During a recent webinar hosted by Agri SA, the apparent development of an El Niño event and the impact it could have on the South African agricultural sector, was discussed. The potential of self-assurance was also looked at, and the role it could play in mitigating financial risks which are associated with this climatic phenomenon.
Prof Willem Landman, a meteorologist from the University of Pretoria, outlined details of an El Niño situation which appears to be afoot and is expected to present itself later this year. After three consecutive La Niña events, abnormally warm sea temperatures are currently observed over a large area of the Pacific Ocean. According to Prof Landman, it is important to know that El Niño and La Niña events are specifically used to refer to the occurrence of weather, atmosphere and ocean events. It is thus not a reference to droughts or good rainfall, but something that happens over the central Pacific Ocean.
The conditions in South Africa will not suddenly change due to El Niño, but it is coming and is predicted to be a moderate to strong, but not a very strong event. For producers, the probability of an El Niño event occurring will possibly mean below-normal yields. However, Prof Landman cautioned producers not to base their farming decisions entirely on forecasts and to farm more conservatively by saving a fixed amount of money every year and investing a fraction of the initial investment which will lessen the impact of decisions based on poor forecasts.
Over time there have been numerous changes in the insurance industry and it has become necessary for insurers to offer different products to their clients. This has especially been seen in the agricultural sector where insurers over time have withdrawn some of the perils and benefits, they have offered in the past.
“For that reason, it leaves their clients exposed to those dangers with a very challenging scenario of making alternative plans to protect themselves against risks such as climatic and environmental risks,” said André Ferreira, an industry specialist and the Eastern and Northern Cape Regional Manager at Santam.
The Santam Specialists Division specialises in a product that is part of the alternative risk transfer market and clients can build up their insurance capacity within an insurance contract. Then, as time goes by, contribute premiums towards their insurance policy, building it up and over time have an insurance contract that will help them overcome difficult times.
"Other than the conventional market, it works quite differently in the sense that our clients contribute a premium that covers most of the peril,” said Ferreira. “In return, they will be insured and take part in the risk transfer of 25%. The big difference is, after the policy has reached a maturity date, the Santam Specialists Division will share a large portion of the underwriting profit with the owner of a contract.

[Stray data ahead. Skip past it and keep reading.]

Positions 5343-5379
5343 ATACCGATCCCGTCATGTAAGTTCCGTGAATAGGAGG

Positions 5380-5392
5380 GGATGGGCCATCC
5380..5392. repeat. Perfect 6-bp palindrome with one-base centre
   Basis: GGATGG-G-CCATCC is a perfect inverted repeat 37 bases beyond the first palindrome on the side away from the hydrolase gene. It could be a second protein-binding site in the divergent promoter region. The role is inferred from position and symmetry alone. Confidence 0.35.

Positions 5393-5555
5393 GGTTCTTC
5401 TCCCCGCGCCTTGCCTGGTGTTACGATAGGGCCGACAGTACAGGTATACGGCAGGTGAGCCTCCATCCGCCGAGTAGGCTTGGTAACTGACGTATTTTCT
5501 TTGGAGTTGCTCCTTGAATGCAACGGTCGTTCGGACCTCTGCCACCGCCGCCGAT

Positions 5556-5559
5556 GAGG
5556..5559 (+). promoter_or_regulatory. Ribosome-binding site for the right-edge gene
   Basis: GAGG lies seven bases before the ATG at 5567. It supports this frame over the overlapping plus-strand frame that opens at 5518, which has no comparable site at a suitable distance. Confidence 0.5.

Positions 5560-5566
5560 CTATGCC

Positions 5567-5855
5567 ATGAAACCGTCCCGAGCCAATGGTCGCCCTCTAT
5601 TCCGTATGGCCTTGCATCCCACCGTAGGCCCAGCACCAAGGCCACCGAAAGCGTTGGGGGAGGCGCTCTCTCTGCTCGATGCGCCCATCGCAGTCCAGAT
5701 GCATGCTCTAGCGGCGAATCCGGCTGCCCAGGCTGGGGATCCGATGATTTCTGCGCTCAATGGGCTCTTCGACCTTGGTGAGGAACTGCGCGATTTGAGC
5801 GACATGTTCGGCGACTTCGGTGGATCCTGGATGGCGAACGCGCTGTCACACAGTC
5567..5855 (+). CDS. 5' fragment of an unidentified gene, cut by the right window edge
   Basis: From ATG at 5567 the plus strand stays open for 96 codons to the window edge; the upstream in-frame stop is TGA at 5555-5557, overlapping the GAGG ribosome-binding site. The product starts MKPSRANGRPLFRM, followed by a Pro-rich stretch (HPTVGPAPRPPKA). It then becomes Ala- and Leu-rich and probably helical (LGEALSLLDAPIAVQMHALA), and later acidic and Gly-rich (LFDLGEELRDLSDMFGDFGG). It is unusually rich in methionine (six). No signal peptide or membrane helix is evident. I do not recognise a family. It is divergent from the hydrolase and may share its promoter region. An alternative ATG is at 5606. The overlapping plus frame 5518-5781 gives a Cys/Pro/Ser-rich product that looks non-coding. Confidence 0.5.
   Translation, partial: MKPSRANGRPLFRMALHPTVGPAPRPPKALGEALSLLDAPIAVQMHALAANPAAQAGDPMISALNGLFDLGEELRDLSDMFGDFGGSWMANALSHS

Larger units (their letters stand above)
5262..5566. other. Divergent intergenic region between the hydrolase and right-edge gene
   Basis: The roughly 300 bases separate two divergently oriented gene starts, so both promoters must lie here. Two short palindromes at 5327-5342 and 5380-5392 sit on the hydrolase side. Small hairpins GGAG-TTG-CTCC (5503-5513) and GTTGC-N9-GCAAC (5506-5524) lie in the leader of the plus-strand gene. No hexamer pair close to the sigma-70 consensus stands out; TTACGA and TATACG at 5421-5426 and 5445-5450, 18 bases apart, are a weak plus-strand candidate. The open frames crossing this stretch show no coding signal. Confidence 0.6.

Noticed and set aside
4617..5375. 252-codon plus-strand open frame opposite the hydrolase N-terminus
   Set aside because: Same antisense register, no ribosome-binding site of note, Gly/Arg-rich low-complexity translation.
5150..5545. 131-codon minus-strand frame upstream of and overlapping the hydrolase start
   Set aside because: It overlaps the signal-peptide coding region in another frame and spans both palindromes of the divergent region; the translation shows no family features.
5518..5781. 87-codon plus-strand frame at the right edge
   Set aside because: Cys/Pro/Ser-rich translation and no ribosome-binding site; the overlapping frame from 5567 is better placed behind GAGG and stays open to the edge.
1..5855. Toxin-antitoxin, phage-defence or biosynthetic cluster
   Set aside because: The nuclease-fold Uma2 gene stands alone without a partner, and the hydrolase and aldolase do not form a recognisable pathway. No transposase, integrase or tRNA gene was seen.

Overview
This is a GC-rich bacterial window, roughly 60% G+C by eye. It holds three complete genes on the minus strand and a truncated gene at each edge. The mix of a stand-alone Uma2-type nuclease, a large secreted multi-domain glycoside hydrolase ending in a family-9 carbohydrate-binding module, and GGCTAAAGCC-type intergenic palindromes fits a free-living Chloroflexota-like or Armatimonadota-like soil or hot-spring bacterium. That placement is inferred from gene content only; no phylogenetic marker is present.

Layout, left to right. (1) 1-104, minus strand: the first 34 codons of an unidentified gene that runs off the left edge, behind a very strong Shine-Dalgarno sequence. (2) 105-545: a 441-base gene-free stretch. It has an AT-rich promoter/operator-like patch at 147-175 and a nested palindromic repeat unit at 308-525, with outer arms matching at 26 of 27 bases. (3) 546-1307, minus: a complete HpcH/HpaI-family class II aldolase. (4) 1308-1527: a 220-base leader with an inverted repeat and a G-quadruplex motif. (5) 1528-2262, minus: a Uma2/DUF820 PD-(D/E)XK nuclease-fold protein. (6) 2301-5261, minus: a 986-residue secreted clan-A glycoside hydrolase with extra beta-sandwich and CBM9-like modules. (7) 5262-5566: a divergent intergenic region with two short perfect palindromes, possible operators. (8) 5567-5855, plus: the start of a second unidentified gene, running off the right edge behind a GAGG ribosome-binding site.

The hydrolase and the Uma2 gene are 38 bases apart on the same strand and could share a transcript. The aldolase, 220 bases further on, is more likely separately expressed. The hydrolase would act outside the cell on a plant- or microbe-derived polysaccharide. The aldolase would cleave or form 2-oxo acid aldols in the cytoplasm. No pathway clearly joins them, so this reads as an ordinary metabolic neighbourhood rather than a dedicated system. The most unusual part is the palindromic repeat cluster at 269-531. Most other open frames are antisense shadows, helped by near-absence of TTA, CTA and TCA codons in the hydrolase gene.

"If a client wants to take this route, they must apply excellent risk management practices within their business to keep the loss ratio on the low side. These are usually producers who are looking for better value for money on alternatives, and to build up insurance capacity over the long and short term to serve as protection against losses."
Referring to Prof Landman’s presentation, he elaborated on the volatility of the agricultural sector and how quickly a situation can change. “That is why it is so important for individuals in agriculture to consider the risks and ways to prepare themselves for eventualities,” he concluded.
In summary, the multi-peril policy:
• Forms part of the Alternative Risk Transfer Insurance market.
• Provides bespoke insurance solutions, covering a wide range of risks.
• Enhances/complements insurance programmes.
• Enables the insured to create insurance capacity/risk-bearing capacity more optimally over the medium to long term.
• Rewards clients that maintain continued good risk management practices.
As a sheep producer in the Northern Cape, vice-president of Agri Northern Cape, chairperson of Agri SA’s Natural Resources Centre of Excellence and vice-chairperson for Agri SA’s Disaster Relief Foundation, Willem Symington gave some closing remarks on the discussion. He remarked especially on the encouraging factor of efforts being made in the private sector, agricultural sector and academic branch of society to get a better understanding of the climatic effects on agriculture in the country and endeavouring to enhance sustainability and profitability in the agricultural sector.
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